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An Introduction to
Pressure Point Therapy

Excerpt courtesy of Michael Reed Gach, Ph.D.,and
ACUPRESSURE.COM,the official website of acupressure

The art of Pressure Point Therapy uses ancient acupressure trigger points to release tension and increase the circulation of blood, heightening the body's vital life energy to aid healing. Acupuncture and acupressure use the same points, but acupuncture employs needles, while acupressure uses gentle but firm finger pressure. Acupressure relieves pain, trauma, burnout, and maintains good health through self-care. By relaxing the body and relieving stress, acupressure strengthens resistance to disease and promotes wellness.

Tension accumulates around pressure points. When a muscle is chronically tense or in spasm, the muscle fibers contract due to the secretion of lactic acid caused by fatigue, trauma, stress, chemical imbalances, or poor circulation. As a pressure point is held, the muscle tension yields to the finger pressure, enabling the fibers to elongate and relax, blood to flow freely, and toxins to be released and eliminated. Increased circulation also brings more oxygen and other nutrients to affected areas. This increases the body's resistance to illness and promotes a longer, healthier, more vital life. When the blood and bioelectrical energy circulate properly, there is a greater sense of harmony, health, and well-being.

Pressure Point Guidance: Use prolonged finger pressure directly on the point; gradual, steady, penetrating pressure for approximately three minutes is ideal. Each point will feel somewhat different when you press it; some points feel tense, while others are often sore or ache when pressed. How much pressure to apply to any point depends on how fit you are and your body?s condition.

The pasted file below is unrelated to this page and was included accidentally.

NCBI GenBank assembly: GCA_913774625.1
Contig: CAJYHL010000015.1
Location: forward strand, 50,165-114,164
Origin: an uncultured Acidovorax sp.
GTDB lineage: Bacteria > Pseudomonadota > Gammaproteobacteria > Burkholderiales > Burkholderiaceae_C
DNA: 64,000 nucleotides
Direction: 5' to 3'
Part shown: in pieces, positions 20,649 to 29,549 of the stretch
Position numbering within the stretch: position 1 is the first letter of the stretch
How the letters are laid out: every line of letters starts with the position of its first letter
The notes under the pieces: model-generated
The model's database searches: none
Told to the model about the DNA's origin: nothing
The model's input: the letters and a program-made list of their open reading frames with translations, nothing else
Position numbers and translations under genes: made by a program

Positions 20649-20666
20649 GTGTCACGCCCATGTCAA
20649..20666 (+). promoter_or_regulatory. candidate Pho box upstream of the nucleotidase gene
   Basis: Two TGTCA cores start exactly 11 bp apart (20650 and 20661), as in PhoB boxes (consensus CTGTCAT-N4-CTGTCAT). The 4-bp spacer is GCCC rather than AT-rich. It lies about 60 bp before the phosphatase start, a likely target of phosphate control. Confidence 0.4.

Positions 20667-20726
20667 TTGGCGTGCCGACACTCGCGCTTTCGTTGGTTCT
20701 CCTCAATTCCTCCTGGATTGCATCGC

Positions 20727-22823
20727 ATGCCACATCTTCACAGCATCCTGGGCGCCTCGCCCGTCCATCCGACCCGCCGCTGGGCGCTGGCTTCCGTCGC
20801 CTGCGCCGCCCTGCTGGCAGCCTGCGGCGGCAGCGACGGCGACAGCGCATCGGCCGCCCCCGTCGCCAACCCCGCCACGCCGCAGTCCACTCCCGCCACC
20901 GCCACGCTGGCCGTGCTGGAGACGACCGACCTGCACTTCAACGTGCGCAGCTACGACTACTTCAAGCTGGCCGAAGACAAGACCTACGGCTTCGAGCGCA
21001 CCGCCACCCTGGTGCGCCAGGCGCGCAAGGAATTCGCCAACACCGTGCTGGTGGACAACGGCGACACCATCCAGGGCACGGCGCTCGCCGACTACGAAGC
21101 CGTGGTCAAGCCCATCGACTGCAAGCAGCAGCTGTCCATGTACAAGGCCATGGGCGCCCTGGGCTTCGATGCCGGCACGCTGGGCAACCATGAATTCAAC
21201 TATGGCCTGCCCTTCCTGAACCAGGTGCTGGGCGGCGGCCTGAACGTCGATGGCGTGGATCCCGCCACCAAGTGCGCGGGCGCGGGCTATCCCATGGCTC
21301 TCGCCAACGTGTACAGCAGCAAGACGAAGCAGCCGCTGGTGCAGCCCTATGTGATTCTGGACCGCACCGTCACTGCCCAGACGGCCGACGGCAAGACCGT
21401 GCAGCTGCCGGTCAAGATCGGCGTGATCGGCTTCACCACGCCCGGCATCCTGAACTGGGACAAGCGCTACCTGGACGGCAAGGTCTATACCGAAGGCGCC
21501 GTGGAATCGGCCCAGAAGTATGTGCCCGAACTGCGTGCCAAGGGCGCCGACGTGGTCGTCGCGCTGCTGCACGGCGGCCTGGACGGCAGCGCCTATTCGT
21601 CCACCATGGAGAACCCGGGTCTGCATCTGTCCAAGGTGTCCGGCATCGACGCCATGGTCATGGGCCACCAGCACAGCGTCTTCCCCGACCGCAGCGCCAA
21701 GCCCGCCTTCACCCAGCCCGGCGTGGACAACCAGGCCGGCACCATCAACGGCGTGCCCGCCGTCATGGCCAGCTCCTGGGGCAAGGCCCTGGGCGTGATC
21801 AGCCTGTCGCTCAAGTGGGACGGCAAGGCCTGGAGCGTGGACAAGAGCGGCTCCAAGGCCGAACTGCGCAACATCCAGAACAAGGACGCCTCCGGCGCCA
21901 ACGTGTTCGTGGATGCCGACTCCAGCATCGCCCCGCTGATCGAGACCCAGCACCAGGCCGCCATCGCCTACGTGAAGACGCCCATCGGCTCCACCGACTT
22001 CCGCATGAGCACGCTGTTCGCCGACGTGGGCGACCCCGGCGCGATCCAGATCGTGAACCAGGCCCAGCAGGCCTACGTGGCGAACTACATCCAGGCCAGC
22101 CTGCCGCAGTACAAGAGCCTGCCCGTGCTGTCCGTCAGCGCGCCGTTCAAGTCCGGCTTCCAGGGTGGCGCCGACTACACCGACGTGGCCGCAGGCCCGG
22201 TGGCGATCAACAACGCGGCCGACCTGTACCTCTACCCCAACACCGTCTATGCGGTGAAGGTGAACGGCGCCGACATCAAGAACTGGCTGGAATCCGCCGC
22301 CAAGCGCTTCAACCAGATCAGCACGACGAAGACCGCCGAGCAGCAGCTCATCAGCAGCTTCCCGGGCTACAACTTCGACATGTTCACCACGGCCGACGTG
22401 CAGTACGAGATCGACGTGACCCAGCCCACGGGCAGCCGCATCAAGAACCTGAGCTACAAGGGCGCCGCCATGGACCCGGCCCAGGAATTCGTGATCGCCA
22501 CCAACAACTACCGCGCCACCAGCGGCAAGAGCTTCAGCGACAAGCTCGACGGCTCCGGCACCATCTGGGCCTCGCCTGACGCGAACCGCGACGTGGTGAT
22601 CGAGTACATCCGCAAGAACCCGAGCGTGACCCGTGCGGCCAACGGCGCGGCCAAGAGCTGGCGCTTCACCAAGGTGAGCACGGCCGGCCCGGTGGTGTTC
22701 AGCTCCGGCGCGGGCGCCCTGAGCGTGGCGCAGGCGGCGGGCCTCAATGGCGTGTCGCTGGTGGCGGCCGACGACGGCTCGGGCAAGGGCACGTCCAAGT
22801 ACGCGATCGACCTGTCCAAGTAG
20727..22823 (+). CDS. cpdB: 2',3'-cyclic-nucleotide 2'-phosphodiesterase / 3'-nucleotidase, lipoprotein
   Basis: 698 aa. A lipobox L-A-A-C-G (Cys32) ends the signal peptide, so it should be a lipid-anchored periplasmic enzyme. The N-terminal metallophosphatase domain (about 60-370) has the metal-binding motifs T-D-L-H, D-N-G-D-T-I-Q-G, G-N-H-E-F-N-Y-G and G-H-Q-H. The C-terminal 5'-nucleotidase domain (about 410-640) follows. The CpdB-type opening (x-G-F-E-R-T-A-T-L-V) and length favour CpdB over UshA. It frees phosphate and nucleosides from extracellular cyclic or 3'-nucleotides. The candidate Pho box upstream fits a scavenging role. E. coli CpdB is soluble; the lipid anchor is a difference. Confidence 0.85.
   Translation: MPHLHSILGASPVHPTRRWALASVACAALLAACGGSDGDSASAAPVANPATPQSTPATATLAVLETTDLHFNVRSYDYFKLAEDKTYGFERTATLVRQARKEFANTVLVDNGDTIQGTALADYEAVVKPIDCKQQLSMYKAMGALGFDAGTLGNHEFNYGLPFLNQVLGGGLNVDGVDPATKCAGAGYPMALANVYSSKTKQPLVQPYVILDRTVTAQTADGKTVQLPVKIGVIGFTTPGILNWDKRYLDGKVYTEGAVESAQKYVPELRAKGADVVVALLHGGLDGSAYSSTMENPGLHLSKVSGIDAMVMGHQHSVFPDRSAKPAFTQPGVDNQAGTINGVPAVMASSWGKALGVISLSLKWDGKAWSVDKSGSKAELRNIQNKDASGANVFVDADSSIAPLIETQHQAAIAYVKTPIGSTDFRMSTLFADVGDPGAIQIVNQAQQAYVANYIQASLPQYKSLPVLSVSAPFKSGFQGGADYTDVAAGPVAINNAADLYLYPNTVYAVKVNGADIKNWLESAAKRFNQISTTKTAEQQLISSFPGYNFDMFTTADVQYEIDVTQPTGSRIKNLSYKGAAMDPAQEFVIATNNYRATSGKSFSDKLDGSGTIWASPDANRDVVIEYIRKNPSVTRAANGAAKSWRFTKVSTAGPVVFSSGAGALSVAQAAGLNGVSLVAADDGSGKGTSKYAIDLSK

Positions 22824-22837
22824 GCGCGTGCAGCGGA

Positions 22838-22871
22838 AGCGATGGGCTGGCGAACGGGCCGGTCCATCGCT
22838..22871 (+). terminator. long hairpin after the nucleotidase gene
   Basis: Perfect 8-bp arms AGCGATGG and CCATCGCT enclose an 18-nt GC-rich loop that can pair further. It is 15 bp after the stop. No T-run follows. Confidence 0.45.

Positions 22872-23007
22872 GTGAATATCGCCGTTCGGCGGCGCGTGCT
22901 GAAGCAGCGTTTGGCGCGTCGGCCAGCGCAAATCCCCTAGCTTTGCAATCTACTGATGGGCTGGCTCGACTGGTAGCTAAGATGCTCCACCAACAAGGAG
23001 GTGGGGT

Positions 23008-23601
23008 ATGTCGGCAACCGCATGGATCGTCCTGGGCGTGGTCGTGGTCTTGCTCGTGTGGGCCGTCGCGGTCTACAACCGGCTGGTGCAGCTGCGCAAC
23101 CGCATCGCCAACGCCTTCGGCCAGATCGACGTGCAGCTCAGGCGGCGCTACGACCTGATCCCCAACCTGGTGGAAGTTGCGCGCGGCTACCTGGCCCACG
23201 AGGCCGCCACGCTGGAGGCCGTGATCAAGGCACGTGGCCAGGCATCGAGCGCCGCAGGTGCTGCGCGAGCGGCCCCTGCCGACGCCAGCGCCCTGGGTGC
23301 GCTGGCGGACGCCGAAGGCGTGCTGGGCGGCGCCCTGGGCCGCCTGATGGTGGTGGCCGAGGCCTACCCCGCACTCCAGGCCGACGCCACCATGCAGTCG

Applying Pressure Point Therapy: A general guideline to follow is that the pressure should be firm enough so that it "hurts good" - in other words, something in between pleasant, firm pressure and pain. The more developed the muscles are, the more pressure you should apply. If you feel extreme or increasing sensitivity or pain, gradually decrease the pressure until you find a balance between pain and pleasure. Note that sometimes when you hold a point, you'll feel pain in another part of your body. This phenomenon is called referred pain and indicates that those areas are related. You should press points in these related areas as well to release energy blockages that create pressure, numbness, or pain.

Learn more about Pressure Point Therapy.

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Copyright 1990 Michael Reed Gach & Bantam Books, All Rights Reserved

pressure point therapy